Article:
Web ride yields driving tips Online: Prompted by a lack of advice on the Internet and the auto-related deaths of students from his high school, a Howard teen created a Web site on how to steer clear of accidents.

March 11, 1997|By Howard Libit | Howard Libit,SUN STAFF

Ryan Buckholtz wants the Class of 1997 to stay clear of Glenelg High School's history of fatal traffic accidents.

At least seven of the western Howard County high school's students have died in auto accidents since 1988, though none since December 1994. Several graduates have died in traffic accidents in recent years in the area.

But when Ryan, a 17-year-old senior at the high school, turned to the Internet for advice on how to be a safe driver, he couldn't find anything -- a surprising discovery for a teen-ager of the 1990s accustomed to finding just about anything on the World Wide Web.

So Ryan collected his own set of tips and created an Internet home page that has attracted interest not just from new drivers in Howard County but from around the country and the world.

"I just couldn't believe there wasn't anything out there on the Internet giving teen-agers advice how to drive," says Ryan, who lives in the Howard portion of Sykesville. "I think most new drivers want to be safe, but a lot of teen-agers tend to tune out lectures from their parents or other adults on how to drive.

"The Internet seemed to be a low-pressure way to let one teen-ager give advice to other teen-agers," says Ryan.

Tips include such simple reminders as steering clear of aggressive drivers and more complicated directions on how to use anti-lock brakes in bad weather. Even two step-by-step guides to parallel parking are provided.

"So much of driver education tends to be formal and in a classroom, but here's an example of a young person who is reaching out to others and offering help on their level," says Owen Crabb, the senior staff specialist at the Maryland State Department of Education who has overseen driver's education since 1970. "Driving can be dangerous, especially for that population that is just learning to drive, and these tips can be very helpful."

In the past decade in Maryland, driver's education classes have been eliminated by most school systems to save money, Crabb said. Only seven Maryland school systems offer the courses.

Instead, to get their licenses, most 16- and 17-year-olds must attend private driving schools for at least 30 hours of classroom instruction and six hours of supervised driving. People 18 and older only have to take a three-hour, state alcohol-education course.

Extra road preparation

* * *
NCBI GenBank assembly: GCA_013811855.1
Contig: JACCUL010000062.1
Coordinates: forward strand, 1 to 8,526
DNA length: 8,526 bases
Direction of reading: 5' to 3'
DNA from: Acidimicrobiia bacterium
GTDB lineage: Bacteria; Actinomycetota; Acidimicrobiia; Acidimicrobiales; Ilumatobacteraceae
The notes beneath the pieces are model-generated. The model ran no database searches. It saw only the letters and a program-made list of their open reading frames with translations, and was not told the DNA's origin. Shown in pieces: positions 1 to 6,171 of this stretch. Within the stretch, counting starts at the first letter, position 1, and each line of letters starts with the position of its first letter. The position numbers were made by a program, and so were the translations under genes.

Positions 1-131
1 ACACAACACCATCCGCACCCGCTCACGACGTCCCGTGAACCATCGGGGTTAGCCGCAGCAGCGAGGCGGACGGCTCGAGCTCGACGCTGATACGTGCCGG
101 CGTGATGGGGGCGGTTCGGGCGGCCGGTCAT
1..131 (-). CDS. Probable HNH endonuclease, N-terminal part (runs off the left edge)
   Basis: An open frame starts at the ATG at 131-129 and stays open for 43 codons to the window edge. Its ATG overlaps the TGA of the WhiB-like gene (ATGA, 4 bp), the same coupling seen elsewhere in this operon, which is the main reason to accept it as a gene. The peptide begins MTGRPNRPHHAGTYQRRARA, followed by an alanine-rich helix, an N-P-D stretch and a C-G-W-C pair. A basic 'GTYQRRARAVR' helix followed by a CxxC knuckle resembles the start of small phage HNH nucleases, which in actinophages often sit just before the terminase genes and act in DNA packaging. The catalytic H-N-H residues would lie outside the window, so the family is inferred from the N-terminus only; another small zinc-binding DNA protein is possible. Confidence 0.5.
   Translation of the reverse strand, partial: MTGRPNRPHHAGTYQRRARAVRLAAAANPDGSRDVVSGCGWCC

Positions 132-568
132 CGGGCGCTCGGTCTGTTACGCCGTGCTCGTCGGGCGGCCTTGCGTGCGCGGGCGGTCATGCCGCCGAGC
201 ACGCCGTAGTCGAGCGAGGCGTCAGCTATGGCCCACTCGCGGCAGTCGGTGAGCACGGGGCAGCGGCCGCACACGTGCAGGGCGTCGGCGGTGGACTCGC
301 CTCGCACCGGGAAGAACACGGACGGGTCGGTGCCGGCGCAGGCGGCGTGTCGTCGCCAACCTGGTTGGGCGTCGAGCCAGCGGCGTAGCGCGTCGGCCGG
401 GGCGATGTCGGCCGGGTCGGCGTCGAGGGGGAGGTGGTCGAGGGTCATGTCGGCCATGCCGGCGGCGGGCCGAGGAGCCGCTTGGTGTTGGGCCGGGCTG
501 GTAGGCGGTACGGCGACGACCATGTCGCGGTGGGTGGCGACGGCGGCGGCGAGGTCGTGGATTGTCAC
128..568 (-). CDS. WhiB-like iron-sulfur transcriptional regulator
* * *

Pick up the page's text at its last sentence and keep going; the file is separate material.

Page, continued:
For students who are hitting the highway with so little preparation, Ryan's introduction to the "Teen New Drivers' Homepage" offers a sobering message:

"A lot of kids from my school have been in accidents -- some with serious injuries -- and some have gotten killed," Ryan tells Internet explorers who come upon his page.

Nationally, traffic accidents continue to be the leading cause of death among teens ages 16 to 19, according to the Insurance Institute for Highway Safety in Arlington, Va.

Glenelg has suffered particularly, say many in the community.

"Every time you drive by the school, you go past all those trees that have been planted for the kids who have died -- it's like memorial lane," says the Rev. Kevin Farmer, associate pastor of St. John the Evangelist Church in Frederick and a 1983 Glenelg graduate. "It strikes me that there's a different tragedy every year."

The county's 4-H organization -- which draws most of its members from the rural area around Glenelg High -- gives annual scholarships in memory of three members who died in the past few years. "It really has hit the community hard, year after year," says Howard 4-H agent Martin Hamilton.

Few suggest that Glenelg's troubled traffic history is a result of pure bad luck.

It is the only high school in the more rural, western part of Howard, where surrounding roads tend to be winding and narrow.

Ryan is hoping to change Glenelg's history of fatalities by encouraging new drivers to think before they get behind the wheel.

He spends at least an hour a day after school tending his Web site. It's not his only interest; he began practice this week with Glenelg's varsity tennis team, and his grades put him among the school's top 5 percent of seniors.

"I'm not the car guru, and I'm not [advice columnist] Ann Landers," says Ryan, who drives a blue 1993 Sundance. "I'm just trying to give a teen perspective on driving."

From officer to teen

Ryan's Internet home-page has drawn praise from around the country, including an Ohio police officer, who says the teen-ager's advice helped him lecture to a class, and a Missouri teen-ager learning to drive.

But the compliments that may mean the most to Ryan are those of Alfredo J. Herrera, a pediatrician whose son Christian was the most recent Glenelg student to die in a traffic accident. Christian's death Dec. 10, 1994, was an inspiration for Ryan's Internet page.

"I think it's a great idea," says Herrera, who speaks regularly to county students about traffic safety since his son's accident. "I think students may feel more comfortable reading tips over the Internet -- and we need to do anything we can to help reduce the number of accidents among our kids.

"We need to end this unfortunate tie between traffic accidents and Glenelg High School."

Ryan's "Teen New Drivers' Homepage" is located at www.ai.net/ryanb.

Pub Date: 3/11/97

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